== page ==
Sources: Schmenner, R. W. (1993), Production/operations management: from the inside out. Macmillan College, Production and Operations Management, 6th Edition, A. Muhlemann, J. Okland and K. Lockyer, Pitman, London, 1992, Operations Management, R. A. Johnson, W. T. Newell and R. C. Vergin, Houghton Mifflin, 1972, “Contrasting Project Controls with Project Production Control”, PPI technical report, Jan 2015
  • Operations Research (OR)

    The application of mathematical (quantitative) techniques to the scientific study and analysis of complex systems and optimization problems of organization and coordination of activities in business operations and decision making.

    Historically the discipline emerged as the confluence of several different threads of scientific application. Charles Babbage conducted research into the cost of transportation and sorting of mail which were applied in the UK’s first postal system. To understand the best choice of railway gauge, he conducted studies into dynamical behavior of railway vehicles on a railway network. Military planners during World War 1 were concerned with the scientific planning and organization of logistics of supplies for troops (convoy theory and Lanchester’s laws). The field expanded with the Second World War conferring several problems for US and UK military planners resulting in the development (among other things) of linear and dynamic programming techniques, and other mathematical tools. Since then, the field has found application in many areas in transportation, finance, logistics and government.

    Sources: Introduction to Operations Research, F. S. Hillier and G. J. Lieberman, Eight Edition, McGraw- Hill, p3., Maynard’s Industrial Engineering Handbook, Fifth Edition, Kjell B. Zandin (ed.), McGraw-Hill 2001, p G.2
  • Operations Science

    The study of the transformation of resources to create and distribute goods and services. 

  • Operations Sciences

    Synonymous with operations research.

  • Part


    Generic term used in manufacturing for a basic item forming part of the whole of a more complex product.
 The hierarchy for the terminology is as follows: parts are elements or units in a component. Components are elements or units in either subassemblies or assemblies. Assemblies form a product or system.

    Sources: Production & Operations Management: Manufacturing and Services, R. B. Chase, N. J. Aquilano and F. R. Jacobs, Eight Edition, pp 101-102, pp 626-628


  • PDSA

    Plan-Do-Study-Act Cycle of Continual Improvement. (Also known as the Deming Cycle.)
The cycle of scientific experimentation used in pursuit of continuous improvement
. First introduced by W. A. Shewhart in “Statistical method from the viewpoint of Quality Control” in 1939, originally introduced as a linear sequence of 3 steps and subsequently evolved into the 4-step cycle by Shewhart.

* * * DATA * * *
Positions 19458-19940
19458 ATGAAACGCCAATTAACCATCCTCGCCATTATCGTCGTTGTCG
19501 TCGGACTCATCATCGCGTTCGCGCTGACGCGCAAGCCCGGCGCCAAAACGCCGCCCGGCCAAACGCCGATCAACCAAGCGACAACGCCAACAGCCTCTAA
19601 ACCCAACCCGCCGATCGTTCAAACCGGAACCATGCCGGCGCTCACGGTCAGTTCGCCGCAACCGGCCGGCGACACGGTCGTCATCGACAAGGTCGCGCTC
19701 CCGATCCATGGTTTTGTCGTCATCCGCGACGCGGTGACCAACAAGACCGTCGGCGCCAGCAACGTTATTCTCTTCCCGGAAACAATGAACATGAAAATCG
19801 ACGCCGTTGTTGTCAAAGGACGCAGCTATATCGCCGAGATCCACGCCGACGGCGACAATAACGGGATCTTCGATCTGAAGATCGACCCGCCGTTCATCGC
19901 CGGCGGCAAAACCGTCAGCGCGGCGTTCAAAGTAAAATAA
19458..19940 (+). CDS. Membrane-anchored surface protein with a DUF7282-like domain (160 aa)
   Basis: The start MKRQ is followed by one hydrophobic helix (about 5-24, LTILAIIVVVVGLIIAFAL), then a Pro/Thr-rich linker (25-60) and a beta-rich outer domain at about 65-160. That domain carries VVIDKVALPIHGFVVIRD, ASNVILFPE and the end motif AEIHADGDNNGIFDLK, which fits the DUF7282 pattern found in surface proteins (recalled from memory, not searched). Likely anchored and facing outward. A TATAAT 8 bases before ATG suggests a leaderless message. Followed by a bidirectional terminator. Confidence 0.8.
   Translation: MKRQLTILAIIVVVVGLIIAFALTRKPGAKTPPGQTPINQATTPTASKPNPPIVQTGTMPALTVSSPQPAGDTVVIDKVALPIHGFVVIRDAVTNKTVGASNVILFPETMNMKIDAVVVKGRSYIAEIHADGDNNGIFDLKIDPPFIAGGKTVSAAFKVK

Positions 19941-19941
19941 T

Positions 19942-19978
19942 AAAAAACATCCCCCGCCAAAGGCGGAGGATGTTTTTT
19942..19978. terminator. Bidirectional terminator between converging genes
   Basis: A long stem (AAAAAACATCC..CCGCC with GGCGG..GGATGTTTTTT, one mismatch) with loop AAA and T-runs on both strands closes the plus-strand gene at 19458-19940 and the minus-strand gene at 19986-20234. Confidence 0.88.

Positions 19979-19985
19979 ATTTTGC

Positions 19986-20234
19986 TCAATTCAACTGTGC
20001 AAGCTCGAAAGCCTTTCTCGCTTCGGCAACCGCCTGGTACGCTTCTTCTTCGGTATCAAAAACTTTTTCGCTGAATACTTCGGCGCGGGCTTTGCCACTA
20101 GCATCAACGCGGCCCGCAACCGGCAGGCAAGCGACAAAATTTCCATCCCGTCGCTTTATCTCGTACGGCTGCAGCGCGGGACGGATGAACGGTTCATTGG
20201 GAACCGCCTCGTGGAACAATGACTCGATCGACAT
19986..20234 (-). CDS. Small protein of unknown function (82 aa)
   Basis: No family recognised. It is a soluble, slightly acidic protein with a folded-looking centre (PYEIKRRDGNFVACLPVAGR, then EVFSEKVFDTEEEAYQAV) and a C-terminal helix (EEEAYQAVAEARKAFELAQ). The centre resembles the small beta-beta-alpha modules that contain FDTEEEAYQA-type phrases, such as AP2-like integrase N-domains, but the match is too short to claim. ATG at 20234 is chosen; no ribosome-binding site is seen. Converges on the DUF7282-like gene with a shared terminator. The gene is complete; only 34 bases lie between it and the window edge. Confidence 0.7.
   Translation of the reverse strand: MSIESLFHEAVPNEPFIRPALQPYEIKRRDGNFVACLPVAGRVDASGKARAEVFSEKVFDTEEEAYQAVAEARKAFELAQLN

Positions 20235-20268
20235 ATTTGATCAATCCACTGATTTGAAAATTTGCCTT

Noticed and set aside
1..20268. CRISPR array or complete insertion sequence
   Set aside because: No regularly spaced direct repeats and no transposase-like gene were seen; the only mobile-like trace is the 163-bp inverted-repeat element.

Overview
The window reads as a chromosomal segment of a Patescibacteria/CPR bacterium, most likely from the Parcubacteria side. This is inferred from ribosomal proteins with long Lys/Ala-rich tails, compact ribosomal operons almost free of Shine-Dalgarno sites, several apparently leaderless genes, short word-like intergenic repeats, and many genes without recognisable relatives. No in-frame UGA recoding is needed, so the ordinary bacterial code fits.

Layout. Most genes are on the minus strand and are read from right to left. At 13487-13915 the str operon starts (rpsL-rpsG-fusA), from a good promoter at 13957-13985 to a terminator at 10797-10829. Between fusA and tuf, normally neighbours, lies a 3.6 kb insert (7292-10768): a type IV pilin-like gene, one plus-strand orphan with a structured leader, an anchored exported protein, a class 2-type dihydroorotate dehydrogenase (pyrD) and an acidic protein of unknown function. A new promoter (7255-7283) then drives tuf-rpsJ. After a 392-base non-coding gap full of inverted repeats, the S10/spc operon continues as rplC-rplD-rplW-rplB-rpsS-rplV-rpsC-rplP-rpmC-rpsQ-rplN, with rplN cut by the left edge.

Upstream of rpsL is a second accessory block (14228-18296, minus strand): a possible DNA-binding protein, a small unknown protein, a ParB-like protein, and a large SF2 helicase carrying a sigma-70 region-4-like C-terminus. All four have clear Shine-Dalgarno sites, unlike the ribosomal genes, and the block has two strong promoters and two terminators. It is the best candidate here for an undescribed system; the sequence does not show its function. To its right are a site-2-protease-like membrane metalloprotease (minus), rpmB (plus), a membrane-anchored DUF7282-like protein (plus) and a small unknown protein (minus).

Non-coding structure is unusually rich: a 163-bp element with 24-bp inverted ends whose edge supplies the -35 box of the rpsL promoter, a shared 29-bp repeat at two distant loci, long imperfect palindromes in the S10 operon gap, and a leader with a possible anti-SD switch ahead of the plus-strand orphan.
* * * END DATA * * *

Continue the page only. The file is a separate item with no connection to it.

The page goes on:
Shewhart was one of Deming’s mentors, and introduced him to the cycle.  Deming built on Shewhart’s concept emphasizing the interactions between the four steps and popularizing the cycle in the area of Total Quality Management.

    Sources: W. A. Shewhart 1980, “Economic Control of Quality of Manufactured Products/ 50th Anniversary Commemorative Issue. American Society for Quality

  • Percent Plan Complete PPC

    Metric used in Last Planner System to gauge reliability. The number of actual completions divided by the number of planned completions in a given time period, based on a binary assessment on whether a task is 100% complete.

    Sources: P2SL Glossary p44


  • Performance Indicator

    A quantitative or qualitative measurement, or any other criterion, by which the performance, efficiency, achievement, etc. of a person or organization can be assessed, often by comparison with an agreed standard or target.

    Sources: Collins English Dictionary


  • Policy

    A set of ideas, course or principles of action adopted by or proposed for a system or organization. In a production system, policies may be rules related to setting inventory levels, service levels, and other means on imposing constraints on processes and other aspects of a production system.

    Sources: PPI
  • Preassembly


    In manufacturing, preassembly refers to the prior fabrication and assembly of elements of a product in a separate location before assembling the final product on the production line.

    In construction, preassemblies are sections of a facility that are assembled remotely from their final position and transported to the site as a unit.

    Sources: CII SD-25 – Constructability Improvement Using Prefabrication, Preassembly, and Modularization -- Tatum, Vanegas, Williams


  • Process

    A series of actions or events performed to make something or achieve a particular result.